Aug 02, 2021 08:30 PM

China Needs National Child Welfare Law to Reduce Burden of Childrearing, Experts Say

Two students are playing games in a free trusteeship class during summer vocation in Taiyuan,  North China’s Shanxi province, on July 26. Photo: Wu Junjie/China News Service/ VCG
Two students are playing games in a free trusteeship class during summer vocation in Taiyuan, North China’s Shanxi province, on July 26. Photo: Wu Junjie/China News Service/ VCG

Chinese experts have called for the introduction of a child welfare law, emphasizing the state role in childrearing to reduce burdens on families and to cope with a stubbornly low fertility rate.

The country should establish a unified welfare system for children, Xu Yanli, a professor at China University of Labor Relations, told a forum recently. She also suggested launching a specific law on children’s welfare to address deficiencies in the current family support system and to boost population growth.

Noting the “profound changes” taking place in child-rearing demographics and family structures, Xu said it was urgently necessary to shift the major responsibility in raising children to the government from parents to “truly” reduce the burden on families. She was taking part in a forum on child welfare that was part of an academic conference held in Beijing from July 24 to 25.

China’s birth rate has been below the replacement level of 2.1 since the early 1990s. The 1.4 billion-strong nation is struggling to boost its birth rate after its seventh national census showed that the number of newborns fell for four straight years to 12 million in 2020. And despite Beijing’s recent three-child policy change, the costs of childcare, education and housing deter many couples from multiple children.

Nearly a third of more than 100,000 respondents (30.7%) in a yet-to-be published survey, which Xu presented during the forum, said they have deferred having children because they’re worried about the financial pressures of raising them, while 41.6% of those surveyed said they didn’t have a second child for the same reason.

In response, local authorities have started taking actions, such as offering monthly subsidies to families with two or three more children. However, Meng Ke, an associate professor of Tsinghua University, said such subsidies have a limited impact on encouraging more kids because they do not help women solve the ongoing issues of the declining income after childbearing and reentry into the labor market.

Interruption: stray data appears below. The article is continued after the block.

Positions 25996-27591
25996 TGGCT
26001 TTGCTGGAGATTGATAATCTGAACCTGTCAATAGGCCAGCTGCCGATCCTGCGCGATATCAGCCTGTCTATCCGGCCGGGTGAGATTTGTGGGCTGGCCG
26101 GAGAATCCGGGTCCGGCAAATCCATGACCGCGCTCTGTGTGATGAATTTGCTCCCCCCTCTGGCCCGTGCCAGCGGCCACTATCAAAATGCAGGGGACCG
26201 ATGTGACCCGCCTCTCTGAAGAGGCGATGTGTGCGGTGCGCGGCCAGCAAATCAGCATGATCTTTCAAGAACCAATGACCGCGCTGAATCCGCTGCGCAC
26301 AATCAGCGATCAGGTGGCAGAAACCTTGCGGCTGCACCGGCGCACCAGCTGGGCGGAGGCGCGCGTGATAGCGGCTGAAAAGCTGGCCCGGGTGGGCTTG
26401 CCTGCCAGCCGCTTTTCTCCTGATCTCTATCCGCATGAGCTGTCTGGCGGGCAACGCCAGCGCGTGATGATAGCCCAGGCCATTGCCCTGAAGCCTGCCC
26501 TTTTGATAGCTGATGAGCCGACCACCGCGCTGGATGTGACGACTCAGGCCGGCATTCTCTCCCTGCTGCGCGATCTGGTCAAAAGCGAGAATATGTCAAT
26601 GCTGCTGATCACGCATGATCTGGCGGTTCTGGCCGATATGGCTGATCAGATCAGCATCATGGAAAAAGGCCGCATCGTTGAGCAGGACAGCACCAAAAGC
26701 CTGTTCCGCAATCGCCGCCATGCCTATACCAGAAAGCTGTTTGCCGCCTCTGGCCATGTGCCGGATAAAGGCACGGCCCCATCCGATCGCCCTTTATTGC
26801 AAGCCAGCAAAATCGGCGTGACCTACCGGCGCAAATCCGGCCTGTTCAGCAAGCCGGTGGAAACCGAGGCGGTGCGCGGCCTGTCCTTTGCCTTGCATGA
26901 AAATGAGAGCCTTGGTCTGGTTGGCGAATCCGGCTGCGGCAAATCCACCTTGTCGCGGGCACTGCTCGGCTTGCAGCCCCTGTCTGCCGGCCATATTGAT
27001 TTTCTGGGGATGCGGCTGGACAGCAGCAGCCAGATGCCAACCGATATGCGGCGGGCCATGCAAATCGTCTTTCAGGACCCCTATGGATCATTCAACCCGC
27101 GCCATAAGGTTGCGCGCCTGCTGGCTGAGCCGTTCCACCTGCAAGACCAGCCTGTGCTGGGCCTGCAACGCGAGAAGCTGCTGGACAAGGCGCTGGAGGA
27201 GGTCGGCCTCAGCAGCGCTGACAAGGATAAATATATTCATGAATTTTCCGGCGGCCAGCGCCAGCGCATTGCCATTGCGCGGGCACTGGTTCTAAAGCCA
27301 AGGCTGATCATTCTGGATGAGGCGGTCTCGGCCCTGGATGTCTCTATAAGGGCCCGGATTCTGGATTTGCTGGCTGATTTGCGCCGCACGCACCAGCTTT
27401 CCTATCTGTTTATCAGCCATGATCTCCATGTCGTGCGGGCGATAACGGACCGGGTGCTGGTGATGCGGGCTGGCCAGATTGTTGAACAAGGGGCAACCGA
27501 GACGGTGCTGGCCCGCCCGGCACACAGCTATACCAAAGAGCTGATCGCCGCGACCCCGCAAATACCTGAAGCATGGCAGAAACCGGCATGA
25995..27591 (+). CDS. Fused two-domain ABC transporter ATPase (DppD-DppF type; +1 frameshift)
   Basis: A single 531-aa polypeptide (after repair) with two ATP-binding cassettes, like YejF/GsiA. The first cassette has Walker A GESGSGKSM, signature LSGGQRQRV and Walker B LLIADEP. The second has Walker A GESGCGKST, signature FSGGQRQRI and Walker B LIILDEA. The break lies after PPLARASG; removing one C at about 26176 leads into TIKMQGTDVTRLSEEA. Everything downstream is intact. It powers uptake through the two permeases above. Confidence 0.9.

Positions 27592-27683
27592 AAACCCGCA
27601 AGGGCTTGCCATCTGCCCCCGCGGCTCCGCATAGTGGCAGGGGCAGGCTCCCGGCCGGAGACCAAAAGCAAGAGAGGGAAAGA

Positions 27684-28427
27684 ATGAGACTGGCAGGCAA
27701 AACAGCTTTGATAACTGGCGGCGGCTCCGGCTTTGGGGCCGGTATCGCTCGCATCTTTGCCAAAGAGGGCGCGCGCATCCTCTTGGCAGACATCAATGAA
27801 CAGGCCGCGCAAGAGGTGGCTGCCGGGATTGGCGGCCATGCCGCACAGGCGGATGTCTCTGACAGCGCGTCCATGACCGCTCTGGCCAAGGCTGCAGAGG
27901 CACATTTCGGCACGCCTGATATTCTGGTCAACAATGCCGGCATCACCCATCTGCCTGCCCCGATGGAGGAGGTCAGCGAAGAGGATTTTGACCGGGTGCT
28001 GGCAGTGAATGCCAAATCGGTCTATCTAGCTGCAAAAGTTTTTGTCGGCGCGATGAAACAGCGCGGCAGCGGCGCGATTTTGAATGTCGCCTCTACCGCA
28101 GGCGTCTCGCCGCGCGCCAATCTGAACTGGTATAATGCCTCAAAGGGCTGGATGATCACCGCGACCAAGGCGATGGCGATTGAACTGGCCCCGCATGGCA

In addition, there’s still a lack of “high-level” legislation concerning children’s welfare, making it difficult to form a universal social welfare system for children of all ages, experts told Caixin.

In 2019, the Ministry of Civil Affairs created a new department to promote policies related to child welfare, including protecting orphaned and abandoned children and improving the healthcare and social service system for kids left behind by working parents in rural areas. However, that department lacks powers to coordinate child welfare policies made by different government sectors, Xu said.

A child welfare law will help the country more fully realize its responsibilities, said Wu Pengfei, a professor at Shanghai Maritime University. Beyond families themselves, the state should shoulder greater guardianship responsibilities, protecting children from all kinds of harm and managing to meet the needs for physical and mental health development of children.

This philosophy was echoed by Su Yanjie, an associate researcher from the Chinese Academy of Social Sciences. Su said the legislation should clarify the nature of family obligations, delineate departmental responsibilities and their boundaries and then establish accountability mechanisms.

This story has been updated to correct the number of children born in China in 2020. It was 12 million.

Contact reporter Wang Xintong ( and editor Lu Zhenhua (

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